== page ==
Bill Schuette begins the issues ramp up for 2018.
Schuette, in preparation to take on a half dozen or more GOP contenders is capably using his AG pulpit to advance certain ideals that will probably be embraced by conservatives and GOP activists across Michigan. Schuette, already enjoying a lead built on 30 or so years of campaigning for governor leaves little to question on 4(3?) key issues. In today’s editorial on the Detroit News page:
First: Financial disclosure
Michigan is one of only three states that does not require disclosure of personal financial information by elected state officials. This common sense reform would provide new information to help prevent conflicts of interest in government decision-making.
We already require financial transparency from federal officials, so it is not a stretch to include state elected officials, from the governor’s office to the state legislature. I have both sponsored financial disclosure bills as a state legislator and complied with federal disclosure requirements while serving in the U.S. House of Representatives. It is not that difficult.
Personally, I don’t care how much you are worth.
But there are tells in the way your investments are made. Add to this the cronyist environment that takes taxpayer money and pipes it through political process toward certain ‘investments,’ and a sickening reality becomes clear.
Rick Snyder is a perfect example of this.
Second: Release of tax returns
Statewide elected officials and candidates for statewide office should voluntarily release their income tax records. Today, as I have done every year since being elected as Attorney General, I provided my tax returns to the public and the media.
This is pretty similar to the first.
In fact it should be added to the first. Unimportant, and in-fact decidedly less so than a broad picture of investments and financial interest reporting.
Third: Freedom of Information laws
Michigan is one of only two states in which the governor’s office and legislature are not covered by Freedom of Information laws. The good news is legislation to remedy this is in the legislature right now. With a spate of controversies dominating the news, a new level of accountability for public records would help restore confidence in the integrity of state government.
Of course, the AG has broad latitude in this area.
It would help in the case against the Michigan House, where a lawfully elected representative was ejected by a knee-jerk political process. Perhaps Mr. Schuette could impress upon folks how important it would have been to allow the membership to actually entertain the idea that claims made against the representative were baseless and unfounded.
It was his own office that got the news first. One might think transparency to the legislature at the very least was warranted. From a recent motion to deny dismissal of Gamrat v. House, speaker, et al.:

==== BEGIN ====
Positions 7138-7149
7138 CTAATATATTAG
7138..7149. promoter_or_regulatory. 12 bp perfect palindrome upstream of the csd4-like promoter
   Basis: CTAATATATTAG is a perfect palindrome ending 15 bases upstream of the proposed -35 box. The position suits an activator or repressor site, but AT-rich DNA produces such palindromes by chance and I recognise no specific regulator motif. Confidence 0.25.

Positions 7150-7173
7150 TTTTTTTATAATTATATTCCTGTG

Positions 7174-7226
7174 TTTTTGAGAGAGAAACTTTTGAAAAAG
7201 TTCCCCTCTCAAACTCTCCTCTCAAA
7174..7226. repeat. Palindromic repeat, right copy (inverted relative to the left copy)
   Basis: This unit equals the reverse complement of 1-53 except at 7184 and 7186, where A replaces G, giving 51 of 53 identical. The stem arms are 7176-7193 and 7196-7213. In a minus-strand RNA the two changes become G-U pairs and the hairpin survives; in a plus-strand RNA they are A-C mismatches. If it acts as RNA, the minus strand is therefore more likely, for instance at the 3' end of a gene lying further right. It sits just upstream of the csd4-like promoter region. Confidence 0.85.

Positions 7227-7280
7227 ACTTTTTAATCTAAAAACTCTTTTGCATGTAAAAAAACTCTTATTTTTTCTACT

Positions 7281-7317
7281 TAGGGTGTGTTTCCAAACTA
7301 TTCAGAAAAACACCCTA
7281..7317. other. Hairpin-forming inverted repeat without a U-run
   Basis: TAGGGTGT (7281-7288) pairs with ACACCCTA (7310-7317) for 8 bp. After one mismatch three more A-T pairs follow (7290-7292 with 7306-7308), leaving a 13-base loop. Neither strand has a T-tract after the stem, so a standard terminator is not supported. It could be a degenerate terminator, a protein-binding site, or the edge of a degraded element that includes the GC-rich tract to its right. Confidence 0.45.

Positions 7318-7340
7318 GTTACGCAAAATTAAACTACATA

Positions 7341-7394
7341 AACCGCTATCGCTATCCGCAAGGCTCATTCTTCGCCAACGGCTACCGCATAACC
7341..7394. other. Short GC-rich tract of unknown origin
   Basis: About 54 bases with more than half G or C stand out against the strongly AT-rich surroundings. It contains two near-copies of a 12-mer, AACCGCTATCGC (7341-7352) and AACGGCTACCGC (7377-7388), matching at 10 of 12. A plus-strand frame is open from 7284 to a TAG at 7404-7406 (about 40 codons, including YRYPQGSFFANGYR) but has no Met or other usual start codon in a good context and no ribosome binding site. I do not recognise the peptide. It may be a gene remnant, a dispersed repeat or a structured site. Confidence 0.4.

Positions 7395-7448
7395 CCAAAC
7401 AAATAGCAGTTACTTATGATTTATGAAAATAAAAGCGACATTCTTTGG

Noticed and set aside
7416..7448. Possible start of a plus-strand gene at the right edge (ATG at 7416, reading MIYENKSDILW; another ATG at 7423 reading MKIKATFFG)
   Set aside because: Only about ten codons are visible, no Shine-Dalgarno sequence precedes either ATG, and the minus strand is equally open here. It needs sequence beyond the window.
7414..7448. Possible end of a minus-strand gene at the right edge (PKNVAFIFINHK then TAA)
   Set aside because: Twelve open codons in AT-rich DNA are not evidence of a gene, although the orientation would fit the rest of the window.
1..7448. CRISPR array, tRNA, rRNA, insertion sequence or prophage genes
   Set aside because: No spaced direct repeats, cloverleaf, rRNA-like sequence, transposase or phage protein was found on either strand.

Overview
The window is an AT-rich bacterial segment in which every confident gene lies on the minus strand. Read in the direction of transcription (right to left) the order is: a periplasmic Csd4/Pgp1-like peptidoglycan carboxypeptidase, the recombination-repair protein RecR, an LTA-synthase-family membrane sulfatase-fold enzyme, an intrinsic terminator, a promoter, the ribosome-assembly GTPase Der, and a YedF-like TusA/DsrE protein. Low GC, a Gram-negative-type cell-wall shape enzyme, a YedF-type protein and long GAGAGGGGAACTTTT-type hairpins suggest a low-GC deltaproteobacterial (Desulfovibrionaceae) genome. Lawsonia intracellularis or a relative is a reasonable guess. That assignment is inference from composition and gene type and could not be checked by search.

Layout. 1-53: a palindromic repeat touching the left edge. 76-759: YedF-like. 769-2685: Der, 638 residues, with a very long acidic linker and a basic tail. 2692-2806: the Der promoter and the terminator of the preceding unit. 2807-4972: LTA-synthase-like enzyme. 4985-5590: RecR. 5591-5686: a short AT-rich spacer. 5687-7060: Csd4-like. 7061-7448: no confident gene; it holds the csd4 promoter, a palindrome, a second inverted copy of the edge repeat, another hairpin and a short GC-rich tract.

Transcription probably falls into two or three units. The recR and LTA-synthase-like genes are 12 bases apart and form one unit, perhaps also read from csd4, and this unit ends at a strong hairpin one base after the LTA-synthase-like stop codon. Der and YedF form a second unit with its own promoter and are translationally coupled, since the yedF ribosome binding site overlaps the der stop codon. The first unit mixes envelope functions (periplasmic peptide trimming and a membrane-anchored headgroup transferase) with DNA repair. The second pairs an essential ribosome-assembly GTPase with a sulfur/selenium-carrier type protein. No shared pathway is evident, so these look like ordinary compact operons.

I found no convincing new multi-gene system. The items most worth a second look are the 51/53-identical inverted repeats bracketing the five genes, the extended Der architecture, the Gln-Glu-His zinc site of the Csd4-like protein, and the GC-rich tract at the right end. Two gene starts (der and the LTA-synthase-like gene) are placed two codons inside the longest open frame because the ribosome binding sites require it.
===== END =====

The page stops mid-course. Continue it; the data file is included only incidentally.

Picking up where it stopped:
” The second issue that should be addressed is the issue of Gamrat’s alleged misconduct as described in the HBO Report. This should not have to be addressed, but House Defendants continue to highlight in their brief the fact that Gamrat was found to have misused taxpayer dollars in an attempt to cover up the affair. Although these allegations are contained in the HBO Report, it is important to remember that these allegations were shown to be baseless through the criminal proceedings that were maliciously instituted against Gamrat. Indeed, the charges brought against Gamrat related to the alleged misuse of funds were dismissed at the probable cause hearing. Any representation or inference that House Defendants were justified in taking the actions described in the amended complaint because of the alleged misconduct of Gamrat are, therefore, unfounded. ”
Which, as history will record, dissemination of the baseless ‘facts’ was substantive in the removal of Michigan State Representative Cindy Gamrat.
A damned shame to be sure. Bad information, made worse by political pressure to suppress it. Not only was the sitting representative removed without a vote of the people she represented, but the AG to this day ignores the constitutional violation the current recall provisions entail. The very same violation that prevents them from realistically enacting such removal on their own.
S.S.D.D. And I still hope she wins.
Fourth: Part-Time Legislature
Forty states have some form of a part-time legislature. Let’s make Michigan 41.
We are fortunate to have many talented and dedicated legislators, on both sides of the aisle, who work with integrity to make Michigan a better place. But in this time of declining trust in government, we cannot be afraid to hit the “refresh” button in Lansing and move Michigan to a part-time legislature with a full-time, laser-like focus on policies like public safety, job creation and education reform, all while saving taxpayers’ money.
Strange how this is the first time I have ever heard mention of this by Bill Schuette.
I suppose I could go spend an hour and Google it to make sure, but one thing is for real; Bill Schuette has not pressed this particular issue at any of the events I have seen him attend. Its a great idea however. If he could use it as a real campaign promise/pledge, he should, and would pick up some of the more weak kneed support out there.
In any event, we are sure to see more ‘red meat’ and placeholders for the conservative wing by the time the Republican Leadership at Mackinac conference happens.
The posturing for 2018 has now officially begun!